Hash oil, also known as honey oil or cannabis oil, is an oleoresin obtained by the extraction of cannabis or hashish. It is a concentrated form of cannabis extracts containing many of its resins and terpenes – in particular, tetrahydrocannabinol (THC), cannabidiol (CBD), and other cannabinoids. There are various extraction methods, most involving a solvent, such as butane or ethanol. Hash oil is usually consumed by smoking, vaporizing or eating. Hash oil may be sold in cartridges used with pen vaporizers. Preparations of hash oil may be solid or colloidal depending on both production method and temperature and are usually identified by their appearance or characteristics. Color most commonly ranges from transparent golden or light brown, to tan or black. Cannabis retailers in California have reported about 40% of their sales are from cannabis oils.
One form of hash oil
|Product name||Hash oil|
|Source plant(s)||Cannabis sativa, Cannabis indica, Cannabis ruderalis (rarely)|
|Part(s) of plant||all|
|Geographic origin||United States|
|Active ingredients||Tetrahydrocannabinol, cannabidiol, cannabinol, tetrahydrocannabivarin|
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Hash oil is an extracted cannabis product that may use any part of the plant, with minimal or no residual solvent. It is generally thought to be indistinct from traditional hashish, according to the 1961 UN Single Convention on Narcotic Drugs (Schedule I and IV), as it is "the separated resin, whether crude or purified, obtained from the cannabis plant".
The tetrahydrocannabinol (THC) content of hash oil varies tremendously, since the manufacturers use a varying assortment of marijuana plants and preparation techniques. Dealers sometimes cut hash oils with other oils. Following an outbreak of vaping related pulmonary illnesses and deaths in 2019 NBCNews conducted tests on different THC vape cartridges and found cartridges containing up to 30% Vitamin E acetate and trace amounts of fungicides and pesticides that may be harmful.
Hash oil seized in the 1970s had a THC content ranging from 10% to 30%. The oil available on the U.S. West Coast in 1974 averaged about 15% THC. Samples seized across the United States by the Drug Enforcement Administration over an 18-year period (1980–1997) showed that THC content in hashish and hashish oil averaging 12.9% and 17.4%, respectively, did not show an increase over time. The highest THC concentrations measured were 52.9% in hashish and 47.0% in hash oil. Hash oils in use in the 2010s had THC concentrations as high as 90% and other products achieving higher concentrations
- Cannabinoids: THC (~ 30%) and THCA (~ 60%).
- Monoterpenes (~ 5%): β-pinene, myrcene, β-phellandrene, cis-ocimene, terpinolene, and terpineol.
- Sesquiterpenes (~ 5%): β-caryophyllene, humulene, δ-guaiene, γ-cadinene, eudesma-3,7(11)-diene, and elemene.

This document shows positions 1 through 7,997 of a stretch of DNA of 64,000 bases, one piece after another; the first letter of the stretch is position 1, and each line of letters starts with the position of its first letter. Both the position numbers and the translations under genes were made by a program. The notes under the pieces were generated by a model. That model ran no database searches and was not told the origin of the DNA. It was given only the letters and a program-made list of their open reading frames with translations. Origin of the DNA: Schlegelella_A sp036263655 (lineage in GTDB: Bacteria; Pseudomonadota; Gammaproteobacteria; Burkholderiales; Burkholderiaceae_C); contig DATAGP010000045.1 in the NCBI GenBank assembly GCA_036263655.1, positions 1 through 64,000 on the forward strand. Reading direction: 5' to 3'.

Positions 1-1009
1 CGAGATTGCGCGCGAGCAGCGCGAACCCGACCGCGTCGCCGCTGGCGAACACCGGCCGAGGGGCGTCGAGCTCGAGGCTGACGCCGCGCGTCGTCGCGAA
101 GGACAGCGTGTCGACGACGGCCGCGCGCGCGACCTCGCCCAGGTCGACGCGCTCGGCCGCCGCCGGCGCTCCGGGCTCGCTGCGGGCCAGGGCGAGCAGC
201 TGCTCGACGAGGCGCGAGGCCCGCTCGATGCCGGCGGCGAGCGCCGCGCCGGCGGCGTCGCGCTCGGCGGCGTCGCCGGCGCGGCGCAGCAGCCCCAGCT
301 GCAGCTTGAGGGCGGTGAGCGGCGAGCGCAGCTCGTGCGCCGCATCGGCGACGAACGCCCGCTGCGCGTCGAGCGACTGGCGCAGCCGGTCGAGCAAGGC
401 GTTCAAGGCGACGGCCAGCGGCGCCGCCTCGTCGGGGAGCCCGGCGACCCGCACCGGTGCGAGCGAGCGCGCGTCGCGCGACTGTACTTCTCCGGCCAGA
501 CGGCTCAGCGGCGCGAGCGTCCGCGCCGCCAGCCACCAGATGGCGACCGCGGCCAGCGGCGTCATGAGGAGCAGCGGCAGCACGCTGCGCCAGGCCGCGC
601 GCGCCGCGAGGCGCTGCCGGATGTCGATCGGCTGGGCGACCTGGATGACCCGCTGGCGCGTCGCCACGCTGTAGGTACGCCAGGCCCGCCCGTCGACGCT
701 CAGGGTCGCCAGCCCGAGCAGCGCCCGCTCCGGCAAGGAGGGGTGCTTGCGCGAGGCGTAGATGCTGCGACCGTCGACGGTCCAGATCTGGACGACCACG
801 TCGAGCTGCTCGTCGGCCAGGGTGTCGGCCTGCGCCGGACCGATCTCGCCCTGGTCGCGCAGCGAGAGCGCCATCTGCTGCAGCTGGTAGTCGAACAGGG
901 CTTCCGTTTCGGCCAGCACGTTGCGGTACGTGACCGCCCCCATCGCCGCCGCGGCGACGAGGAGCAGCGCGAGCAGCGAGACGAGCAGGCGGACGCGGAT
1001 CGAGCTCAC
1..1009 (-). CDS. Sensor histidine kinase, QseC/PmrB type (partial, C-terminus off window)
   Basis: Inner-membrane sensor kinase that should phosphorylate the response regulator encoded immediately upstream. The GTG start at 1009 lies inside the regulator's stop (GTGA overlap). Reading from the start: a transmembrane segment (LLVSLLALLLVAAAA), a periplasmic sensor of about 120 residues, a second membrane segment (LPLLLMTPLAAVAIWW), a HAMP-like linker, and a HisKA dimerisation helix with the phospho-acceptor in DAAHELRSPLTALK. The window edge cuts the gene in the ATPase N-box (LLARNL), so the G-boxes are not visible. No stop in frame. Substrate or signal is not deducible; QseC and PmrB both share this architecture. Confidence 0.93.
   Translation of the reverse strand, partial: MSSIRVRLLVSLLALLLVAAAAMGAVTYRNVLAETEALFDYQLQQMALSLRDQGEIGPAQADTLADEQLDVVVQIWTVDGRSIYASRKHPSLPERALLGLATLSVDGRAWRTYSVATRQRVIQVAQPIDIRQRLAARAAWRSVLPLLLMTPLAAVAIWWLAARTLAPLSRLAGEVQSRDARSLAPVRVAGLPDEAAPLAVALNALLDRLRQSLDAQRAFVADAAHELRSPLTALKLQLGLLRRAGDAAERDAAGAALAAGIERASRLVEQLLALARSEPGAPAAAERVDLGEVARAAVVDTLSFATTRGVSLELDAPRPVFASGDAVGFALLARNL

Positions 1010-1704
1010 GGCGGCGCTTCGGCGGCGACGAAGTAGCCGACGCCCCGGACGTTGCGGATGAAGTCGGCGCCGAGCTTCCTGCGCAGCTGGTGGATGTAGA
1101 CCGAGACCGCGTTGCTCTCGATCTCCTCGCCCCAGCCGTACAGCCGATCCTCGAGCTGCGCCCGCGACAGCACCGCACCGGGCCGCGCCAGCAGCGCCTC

The form of the extract varies depending on the extraction process used; it may be liquid, a clear amber solid (called “shatter"), a sticky semisolid substance (called "wax"), or a brittle honeycombed solid (called "honeycomb wax").
The hash oils made in the nineteenth century were made from hand collected hashish called charas and kief. The term hash oil was hashish that had been dissolved or infused into a vegetable oil for use in preparing foods for oral administration. Efforts to isolate the active ingredient in cannabis were well documented in the nineteenth century and Cannabis extracts and tinctures of cannabis were included in the British Pharmacopoeia and the Pharmacopoeia of the United States. These solvent extracts were termed cannabin (1845), cannabindon, cannabinine, crude cannabinol and cannabinol.
So called "butane honey oil" was available briefly in the 1970s. This product was made in Kabul, Afghanistan and smuggled into the United States by The Brotherhood of Eternal Love. Production is thought to have ceased when the facility was destroyed in an explosion.
Traditional ice-water separated hashish production utilizes water and filter bags to separate plant material from resin, though this method still leaves much residual plant matter and is therefore poorly suited for full vaporization. Gold described the use of alcohol and activated charcoal in honey oil production by 1989, and Michael Starks further detailed procedures and various solvents by 1990.
Large cannabis vaporizers gained popularity in the twentieth century for their ability to vaporize the Cannabinoids in cannabis and extracts without burning plant material using temperature controlled vaporization. Colorado and Washington began licensing hash oil extraction operations in 2014. Small portable vape pens saw a dramatic increase in popularity in 2017.
Hash oil is consumed usually by smoking, ingestion, or vaporization. Smoking or vaporizing hash oil is known colloquially as "dabbing", from the English verb to daub (Dutch dabben, French dauber), "to smear with something adhesive". Dabbing devices include special kinds of water pipes ("oil rigs"), vaporizers and vape pens similar in design to electronic cigarettes. Oil rigs include a glass water pipe and a hollow tube (called a "nail"), with an indentation on the side which is sometimes covered with a dome. The pipe is often heated with a gas blowtorch rather than a cigarette lighter.